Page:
People's Democracy

(Weekly Organ of the Communist Party of India (Marxist)


No. 49

December 08, 2013






Rally Concludes Ghadar Party Centenary


Harsev Bains


ORGANISED in Bradford on November 24, a rally concluded the series of events marking the centenary of the Ghadar Party in Great Britain. (This revolutionary party was formed at San Francisco, USA, in November 1913.) A perfect setting for the concluding tribute to the Ghadar Party martyrs and heroes in this centenary year was provided by an event that was organised in collaboration with the South Asia Peoples Forum, representing the people from Pakistan and India in the Indian subcontinent, and the Indian Workers Association Great Britain (IWA-GB). The presence of Gosal and Muheem, descendants of two of the Ghadari Babas, among the audience, gave the centenary commemoration an added significance.


The programme, interspersed with poetry that was border transcending, was a most poignant reminder of our common heritage and the struggle for independence. From the same stage were the poems of Faiz Ahmed Faiz and Surjeet Patar recited. The words --- whether in Punjabi, Urdu or Hindi --- carried the same emotion and an expression of hope for a brave new world. The message was given by the Ghadar heroes a hundred years back --- “Nawan roop rachna Hind de samaj da, tukham udaona zaliman de raj da (We have to destroy the rule of the tyrants to construct a new socio-political order in India).


The decision to commemorate the Ghadar Party centenary was taken by the 20th congress of the CPI(M) in Kozhikode (Kerala) last year.


During this final rally, M A Baby, member of the CPI(M) Polit Bureau, echoed the words of CPI(M) general secretary Prakash Karat: that “The Ghadar Party centenary has been an occasion to pay tributes to the indomitable revolutionary spirit that this movement symbolised.” He recalled with pride the close association of the Ghadarites with the freedom struggle and mass movements. One notable example was Baba Sohan Singh Bhakna who was once the national president of the All India Kisan Sabha. M A Baby traced the history of the Ghadar movement from the USA and Canada onward and the call it gave for “Poorna Swaraj” (complete independence), almost 16 years before the Congress session adopted it at its Lahore session in 1929.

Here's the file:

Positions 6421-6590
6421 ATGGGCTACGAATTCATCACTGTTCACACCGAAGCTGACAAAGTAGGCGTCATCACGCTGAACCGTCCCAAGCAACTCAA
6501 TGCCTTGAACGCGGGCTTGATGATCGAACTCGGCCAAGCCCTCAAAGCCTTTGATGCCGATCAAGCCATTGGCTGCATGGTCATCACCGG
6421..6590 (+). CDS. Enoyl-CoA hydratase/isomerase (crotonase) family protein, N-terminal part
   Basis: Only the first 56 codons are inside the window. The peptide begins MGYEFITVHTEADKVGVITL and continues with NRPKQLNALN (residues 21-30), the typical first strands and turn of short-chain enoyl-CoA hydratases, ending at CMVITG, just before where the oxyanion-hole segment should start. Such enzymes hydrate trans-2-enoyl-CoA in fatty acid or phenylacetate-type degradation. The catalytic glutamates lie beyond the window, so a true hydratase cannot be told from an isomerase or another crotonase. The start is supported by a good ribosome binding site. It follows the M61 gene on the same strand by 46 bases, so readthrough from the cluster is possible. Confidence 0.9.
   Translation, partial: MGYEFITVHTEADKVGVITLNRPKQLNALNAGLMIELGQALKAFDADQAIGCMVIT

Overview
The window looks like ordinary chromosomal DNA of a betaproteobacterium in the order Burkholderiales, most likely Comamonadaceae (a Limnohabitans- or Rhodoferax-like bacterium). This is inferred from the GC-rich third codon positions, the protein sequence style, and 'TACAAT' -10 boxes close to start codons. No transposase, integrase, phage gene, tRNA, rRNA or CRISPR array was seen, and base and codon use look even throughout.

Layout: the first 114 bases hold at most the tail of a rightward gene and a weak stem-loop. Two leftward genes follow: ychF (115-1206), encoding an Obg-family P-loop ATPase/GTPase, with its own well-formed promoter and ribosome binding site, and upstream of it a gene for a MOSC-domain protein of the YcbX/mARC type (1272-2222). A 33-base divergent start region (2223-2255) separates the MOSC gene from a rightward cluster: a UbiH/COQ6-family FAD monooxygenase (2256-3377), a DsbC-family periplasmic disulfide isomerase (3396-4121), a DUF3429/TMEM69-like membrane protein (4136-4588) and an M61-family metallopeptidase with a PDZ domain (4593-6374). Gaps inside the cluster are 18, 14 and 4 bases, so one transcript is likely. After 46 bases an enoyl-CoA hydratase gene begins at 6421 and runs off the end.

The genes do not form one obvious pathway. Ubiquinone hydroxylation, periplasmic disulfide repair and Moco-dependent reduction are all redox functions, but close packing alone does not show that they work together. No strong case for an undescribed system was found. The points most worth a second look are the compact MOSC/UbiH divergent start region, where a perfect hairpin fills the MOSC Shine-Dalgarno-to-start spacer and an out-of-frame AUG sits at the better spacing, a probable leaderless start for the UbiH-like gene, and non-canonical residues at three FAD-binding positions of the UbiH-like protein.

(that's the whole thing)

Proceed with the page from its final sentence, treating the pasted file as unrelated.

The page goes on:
In recognition of these Ghadar Party commemorative events which coincided with the 75th anniversary of the IWA-GB, the CPI(M) leader Baby urged upon the youth of today to emulate the spirit of the Ghadari Babas. He stressed the necessity of an infusion of the experience of these veteran freedom fighters with the vibrancy of the youth. In the words of the late Marxist historian Eric Hobsbawm, he said “The world would not get better on its own.”


M A Baby congratulated the IWA-GB for electing Joginder Kaur as its national general secretary. She is the first female to occupy this position in the 75 years of the organisation.


Joginder Kaur, the newly elected national general secretary, provided a rich insight into the contribution of women, like Bibi Gulab Kaur and Madam Bhikai Ji Cama, in the Ghadar Party and the freedom movement. Joginder Kaur said she was looking forward to an even greater involvement of women in future campaigns of the Indian Workers Association Great Britain.


Harsev Bains, secretary of the Association of Indian Communists (Great Britain), gave an update on the issues facing the Indian Diaspora and thanked the organisers Dr Acharpal Dharni, Professor Nazir Tabassum, Parwez Fateh, and Sarwan Hayer for arranging such a wide array of participants for this concluding rally. He recalled the start of the whole series of programmes inaugurated by CPI(M) Polit Bureau member Sitaram Yechury on June 8 this year in London to commemorate the centenary of the Ghadar movement. Yechury had described the latter in these words: “Like a blazing comet that sets the skies aflame, the Ghadar movement started on the USA’s west coast on November 1, 1913, with the beating of drums that its name was “mutiny” and that it was an enemy of the British rule.”


Bains recorded his appreciation of the significant contribution by Jan Natya Manch (JANAM) for their inspirational theatrical tour, raising issues of social justice and making an audio-visual presentation on the Ghadar Party and the struggle for freedom.


The hall of the rally in Britain reverberated with the sounds of “Pagri sambhal jatta,” an immortal song.


The commemoration of the centenary across the continents of Asia, Europe and North America included a seminar at Yugantar Hall in San Francisco and a rally attended by 15,000 people in Vancouver. These places stand as milestones in the history of our freedom movement and were worthy of celebrating the legacy of the Ghadar Party.